Design was the first up-front factor. They say, with some truth, that no two Experimental aircraft are alike. Like Private Pyle and Joker said, “There are many others like her, but this one is mine.” I designed my Infinity Stick Grip switches’ functions precisely the way I wanted them to work. The gun trigger activates radio transmission, and the coolie hat runs the Ray Allen pitch and roll trim.

However, Sam’s flying time is in Cessnas, and his Cessnas used a thumb-pressed switch to transmit. Therefore, my aircraft systems design presented a hidden upfront human factors hurdle for Sam. I was subconsciously aware of the design factor—I watched for Sam to actually transmit the radio, but we had already stepped onto the first human factors landmine.

The push-to-talk switch in a Cessna similar to the one Sam used to fly.

Which brings us to regression. A pilot suffers regression when he inadvertently slips back to an old habit pattern that’s inappropriate for the current situation. Consider a Harrier pilot from the ’90s who, after leaving older AV-8As for a non-flying assignment, had just recently requalified in the more modern AV-8B. The older AV-8A Harrier featured a guarded pushbutton to extend the landing gear, but no gear handle. The B-model Harrier also had a similar guarded pushbutton, but it was for emergency stores jettison (and it was positioned right next to the actual landing gear handle). One day, while flying in a four-ship pitchout, this Harrier pilot reverted to his AV-8A habit pattern and pushed the guarded button to lower the gear: However, his AV-8B dutifully jettisoned both empty external fuel tanks into some poor lady’s front yard. That’s regression.

The stick-grip functions placard on the author’s RV-7A panel. The red trigger is the push-to-talk switch.

While Sam made his 10-mile radio call, rather than squeeze the PTT trigger, he regressed to his Cessna muscle memory and pressed what he thought was the thumb-actuated PTT button: It was actually the pitch trim coolie hat. Sam ran the elevator trim fully aft, which pitched the aircraft nose up higher and higher. I didn’t catch the unusual attitude because I had gone heads down to check the transmit light. But why didn’t Sam catch the pitch-up? Because he was heads down too.

Remember that he stumbled his radio call trying to recall our call letters? In the debrief, I learned that Sam also looked inside the cockpit to read the N-number off the panel while I was heads down watching the transmit light. Due to distraction and task division failure, neither of us had our eyes outside minding the horizon.

Finally, I include proficiency and limited recent experience as key human factors in this episode, for two reasons. Sam’s a fairly experienced pilot, but he hadn’t flown much over the last two years. He certainly has no RV or E/A-B experience other than in my right seat. Therefore, right up front, he’s flying in a cockpit and operating environment quite foreign to his more-familiar high-wing experience.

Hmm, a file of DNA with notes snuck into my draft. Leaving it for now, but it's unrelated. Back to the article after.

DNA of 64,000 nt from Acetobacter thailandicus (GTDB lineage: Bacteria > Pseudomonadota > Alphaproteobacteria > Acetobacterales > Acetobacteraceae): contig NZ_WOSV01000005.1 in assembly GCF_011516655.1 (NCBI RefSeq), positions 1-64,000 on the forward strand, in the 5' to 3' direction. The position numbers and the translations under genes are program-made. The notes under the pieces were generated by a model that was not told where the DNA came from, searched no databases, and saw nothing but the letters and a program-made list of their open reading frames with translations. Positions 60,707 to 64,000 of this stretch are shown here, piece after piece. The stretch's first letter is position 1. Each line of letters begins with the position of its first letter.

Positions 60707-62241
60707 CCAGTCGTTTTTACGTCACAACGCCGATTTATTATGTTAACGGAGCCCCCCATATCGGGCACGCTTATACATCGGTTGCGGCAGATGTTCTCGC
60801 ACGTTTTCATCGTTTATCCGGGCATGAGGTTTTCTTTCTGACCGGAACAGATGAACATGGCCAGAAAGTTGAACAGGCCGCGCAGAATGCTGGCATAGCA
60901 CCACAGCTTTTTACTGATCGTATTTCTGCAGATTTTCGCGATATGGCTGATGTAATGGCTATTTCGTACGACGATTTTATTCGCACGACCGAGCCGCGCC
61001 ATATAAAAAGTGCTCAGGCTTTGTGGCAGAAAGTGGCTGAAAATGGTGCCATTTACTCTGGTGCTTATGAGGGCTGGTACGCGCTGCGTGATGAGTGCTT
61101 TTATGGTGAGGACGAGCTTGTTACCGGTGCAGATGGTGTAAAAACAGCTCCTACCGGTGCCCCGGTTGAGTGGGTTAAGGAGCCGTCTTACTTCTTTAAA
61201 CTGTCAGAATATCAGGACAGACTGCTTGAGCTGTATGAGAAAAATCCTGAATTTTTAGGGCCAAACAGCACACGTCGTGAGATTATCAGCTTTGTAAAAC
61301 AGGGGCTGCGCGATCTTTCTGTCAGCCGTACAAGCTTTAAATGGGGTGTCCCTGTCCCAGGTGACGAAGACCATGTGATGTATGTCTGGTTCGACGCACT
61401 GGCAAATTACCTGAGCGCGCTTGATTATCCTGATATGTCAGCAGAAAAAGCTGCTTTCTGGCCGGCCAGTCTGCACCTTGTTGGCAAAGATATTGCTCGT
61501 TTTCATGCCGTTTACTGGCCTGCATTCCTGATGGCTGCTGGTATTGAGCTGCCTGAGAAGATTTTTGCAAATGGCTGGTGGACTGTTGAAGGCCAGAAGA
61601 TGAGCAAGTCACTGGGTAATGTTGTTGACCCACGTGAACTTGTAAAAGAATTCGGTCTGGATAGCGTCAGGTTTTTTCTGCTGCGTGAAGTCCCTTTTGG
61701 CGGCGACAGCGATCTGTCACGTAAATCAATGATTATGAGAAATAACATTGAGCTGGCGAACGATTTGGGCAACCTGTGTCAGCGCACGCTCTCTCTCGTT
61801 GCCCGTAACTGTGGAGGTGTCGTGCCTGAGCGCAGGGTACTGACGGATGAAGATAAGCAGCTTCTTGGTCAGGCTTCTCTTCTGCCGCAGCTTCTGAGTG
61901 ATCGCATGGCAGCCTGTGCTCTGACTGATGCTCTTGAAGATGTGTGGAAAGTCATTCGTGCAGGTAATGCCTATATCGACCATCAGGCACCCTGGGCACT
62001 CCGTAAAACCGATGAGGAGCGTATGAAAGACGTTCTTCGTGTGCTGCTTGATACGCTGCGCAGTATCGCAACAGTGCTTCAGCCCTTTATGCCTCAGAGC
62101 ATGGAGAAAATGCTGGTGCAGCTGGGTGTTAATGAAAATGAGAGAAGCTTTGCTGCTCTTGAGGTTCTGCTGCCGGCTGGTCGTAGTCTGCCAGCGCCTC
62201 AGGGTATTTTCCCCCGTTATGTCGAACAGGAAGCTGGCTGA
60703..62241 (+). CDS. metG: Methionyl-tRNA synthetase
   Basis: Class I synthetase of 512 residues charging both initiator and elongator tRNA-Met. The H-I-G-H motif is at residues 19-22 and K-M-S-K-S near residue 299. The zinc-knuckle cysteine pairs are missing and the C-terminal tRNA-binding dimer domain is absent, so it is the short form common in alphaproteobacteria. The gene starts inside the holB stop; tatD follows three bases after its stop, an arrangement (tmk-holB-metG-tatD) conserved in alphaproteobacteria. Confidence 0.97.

Additionally, Sam had zero proficiency or experience in loops or other aerobatics. In fact, he admitted to never receiving more than basic private pilot training for unusual attitudes, and that was decades ago. Sam looked up expecting to see blue up/brown down, but he found nothing but blue and became disoriented.

Spatial disorientation is a failure to correctly sense a position, motion, or attitude of the aircraft or of oneself in relation to the earth’s surface or vertical component of gravity. Flying air-to-air with lieutenants in F-4 Phantoms gave me a ton of experience swiftly recognizing unusual attitudes and aggressively recovering the jet. Frequently flying aerobatics in my RV-7A meant I knew where my airplane’s energy state lay, and whether it could or couldn’t complete the loop. Sam had none of this experience. By the time I had completed the loop, he was still trying to decide which way was up.

And we got in that situation in less than 10 seconds. On a beautiful VMC day.


Unusual attitude training is vital, even more so in your own aircraft. Learn how to recognize its many forms (uphill, downhill, inverted, etc.), and how best to recover safely and expeditiously. I’m glad I had been flying aerobatics; it instilled in me a more intimate knowledge of my RV-7A’s capabilities. But I didn’t make it up on the fly: I got aerobatics training from Gary Platner, an experienced Navy pilot and CFI with loads of aerobatics experience in RVs and many other aircraft.

Finally, I was shocked at how quickly I ended up almost inverted on a clear-and-a-million VMC day. It’s a good thing I had stowed the bits and pieces in the baggage hold.

Sid “Scroll” Mayeux has over 25 years of experience in aviation training, safety, and risk management in the military, civilian, airline, and general aviation sectors. He currently trains Boeing 777 pilots, and he built and is flying a Van’s RV-7A.